Middle-aged blacks are at higher risk for a first stroke, but not a second stroke

By John Murphy, MDLinx
Published January 21, 2016

Key Takeaways

Although blacks in middle age (45-65) have three times the risk for a first stroke than whites of the same age, they don’t have a higher risk for subsequent strokes, according to a first-of-its-kind study published online January 20, 2016 in the journal Neurology.

“The interaction between black race and age appears to be remarkably different for the risk of first versus second stroke,” said study author George Howard, DrPH, Professor and Chair of Biostatistics at the University of Alabama at Birmingham School of Public Health, Birmingham, AL. “There was very little difference in race for the risk of a second stroke.”

The study began with 29,682 participants from the REasons for Geographic And Racial Differences in Stroke (REGARDS) study. Of this large cohort, 2,993 people at the start of the study had a history of stroke. Of these, 301 people had a second stroke during 7 years of follow up. In addition, 818 people had a first stroke during the study.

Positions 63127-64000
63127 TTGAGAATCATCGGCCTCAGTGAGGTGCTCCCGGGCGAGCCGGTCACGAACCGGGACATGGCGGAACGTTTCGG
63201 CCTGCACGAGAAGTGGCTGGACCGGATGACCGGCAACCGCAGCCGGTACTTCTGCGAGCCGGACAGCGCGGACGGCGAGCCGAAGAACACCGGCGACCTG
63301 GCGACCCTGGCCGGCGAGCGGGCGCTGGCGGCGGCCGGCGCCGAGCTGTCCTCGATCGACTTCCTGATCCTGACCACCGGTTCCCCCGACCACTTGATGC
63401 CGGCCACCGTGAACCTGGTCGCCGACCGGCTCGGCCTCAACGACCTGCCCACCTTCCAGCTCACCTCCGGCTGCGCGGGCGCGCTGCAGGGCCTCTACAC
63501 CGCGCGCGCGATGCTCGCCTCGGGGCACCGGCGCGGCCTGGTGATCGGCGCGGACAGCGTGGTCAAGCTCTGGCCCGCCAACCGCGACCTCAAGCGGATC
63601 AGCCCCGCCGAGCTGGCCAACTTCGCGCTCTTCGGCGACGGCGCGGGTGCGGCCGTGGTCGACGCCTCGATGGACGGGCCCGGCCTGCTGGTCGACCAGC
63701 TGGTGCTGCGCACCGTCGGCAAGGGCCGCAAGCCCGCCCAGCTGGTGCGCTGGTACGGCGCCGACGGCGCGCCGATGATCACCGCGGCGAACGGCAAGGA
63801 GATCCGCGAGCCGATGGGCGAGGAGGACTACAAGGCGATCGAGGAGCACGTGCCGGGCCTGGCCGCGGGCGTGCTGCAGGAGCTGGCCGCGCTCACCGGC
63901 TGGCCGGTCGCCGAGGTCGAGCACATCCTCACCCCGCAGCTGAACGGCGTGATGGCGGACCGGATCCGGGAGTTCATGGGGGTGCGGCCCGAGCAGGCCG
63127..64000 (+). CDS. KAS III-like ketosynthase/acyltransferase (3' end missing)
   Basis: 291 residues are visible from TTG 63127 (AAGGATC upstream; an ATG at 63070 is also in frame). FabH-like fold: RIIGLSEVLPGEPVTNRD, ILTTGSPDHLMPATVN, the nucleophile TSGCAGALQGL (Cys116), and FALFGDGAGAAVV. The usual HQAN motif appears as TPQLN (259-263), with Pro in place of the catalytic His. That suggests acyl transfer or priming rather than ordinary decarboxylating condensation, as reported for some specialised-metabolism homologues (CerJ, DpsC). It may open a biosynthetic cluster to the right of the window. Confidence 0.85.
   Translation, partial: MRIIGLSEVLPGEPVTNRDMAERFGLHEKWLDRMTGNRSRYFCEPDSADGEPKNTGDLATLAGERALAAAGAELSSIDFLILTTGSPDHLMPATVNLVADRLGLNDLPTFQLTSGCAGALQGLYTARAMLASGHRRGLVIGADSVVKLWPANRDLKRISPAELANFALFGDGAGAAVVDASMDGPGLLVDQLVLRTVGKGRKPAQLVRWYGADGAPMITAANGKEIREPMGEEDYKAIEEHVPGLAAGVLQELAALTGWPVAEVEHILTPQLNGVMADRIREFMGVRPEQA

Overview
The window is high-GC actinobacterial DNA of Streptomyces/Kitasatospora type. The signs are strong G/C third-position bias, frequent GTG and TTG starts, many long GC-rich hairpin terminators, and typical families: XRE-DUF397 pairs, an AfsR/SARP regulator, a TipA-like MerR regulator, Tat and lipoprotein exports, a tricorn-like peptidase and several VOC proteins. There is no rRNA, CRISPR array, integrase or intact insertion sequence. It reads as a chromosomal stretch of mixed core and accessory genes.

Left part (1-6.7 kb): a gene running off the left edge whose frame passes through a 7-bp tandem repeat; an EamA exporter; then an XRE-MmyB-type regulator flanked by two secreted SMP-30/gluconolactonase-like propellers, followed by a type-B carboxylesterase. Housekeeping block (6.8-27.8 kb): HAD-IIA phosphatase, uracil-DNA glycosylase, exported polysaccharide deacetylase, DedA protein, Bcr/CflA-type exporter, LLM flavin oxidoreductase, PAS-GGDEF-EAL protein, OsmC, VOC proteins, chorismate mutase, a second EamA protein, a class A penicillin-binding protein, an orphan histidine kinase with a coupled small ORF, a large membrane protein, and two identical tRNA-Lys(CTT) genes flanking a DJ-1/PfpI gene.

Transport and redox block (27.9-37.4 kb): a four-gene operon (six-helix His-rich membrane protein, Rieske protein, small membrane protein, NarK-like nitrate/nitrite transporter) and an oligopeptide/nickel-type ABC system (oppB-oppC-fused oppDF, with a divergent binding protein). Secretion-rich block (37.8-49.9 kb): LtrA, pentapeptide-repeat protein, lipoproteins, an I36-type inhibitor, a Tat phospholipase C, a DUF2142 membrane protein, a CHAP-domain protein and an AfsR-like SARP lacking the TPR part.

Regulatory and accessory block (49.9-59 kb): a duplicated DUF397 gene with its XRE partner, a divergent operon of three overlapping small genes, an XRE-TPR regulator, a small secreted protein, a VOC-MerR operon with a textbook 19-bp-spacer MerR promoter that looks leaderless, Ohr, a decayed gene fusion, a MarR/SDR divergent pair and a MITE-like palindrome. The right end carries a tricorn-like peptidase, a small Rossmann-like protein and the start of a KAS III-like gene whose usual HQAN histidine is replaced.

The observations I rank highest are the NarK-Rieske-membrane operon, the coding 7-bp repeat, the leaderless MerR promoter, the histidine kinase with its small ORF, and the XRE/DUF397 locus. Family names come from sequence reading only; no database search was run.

When researchers analyzed the data, they found that blacks were 2.7 times more likely than whites to have a first stroke by age 45; however, this disparity narrowed in older age such that, by age 85, blacks and whites have the same risk for a first stroke.

“However,” the authors wrote, “at younger ages, the apparent larger effect of a previous stroke on the risk of recurrent stroke in white than in black individuals is not because white individuals with a previous stroke have a much greater stroke risk than black individuals with a previous stroke, but rather that the risk of first stroke is substantially lower than the risk of first stroke among black individuals.”

In fact, race did not appear to increase risk for a second stroke in black participants at any age.

Other risk factors do play a role, though. “Almost all of the ‘traditional’ risk factors for a first stroke proved to also be a risk factor for a second stroke,” Dr. Howard said. “These risk factors include heart disease, high blood pressure, diabetes, smoking, irregular heartbeat, and others.”

This finding indicates that preventing and controlling these risk factors helps to avoid both primary and secondary strokes, the authors concluded.

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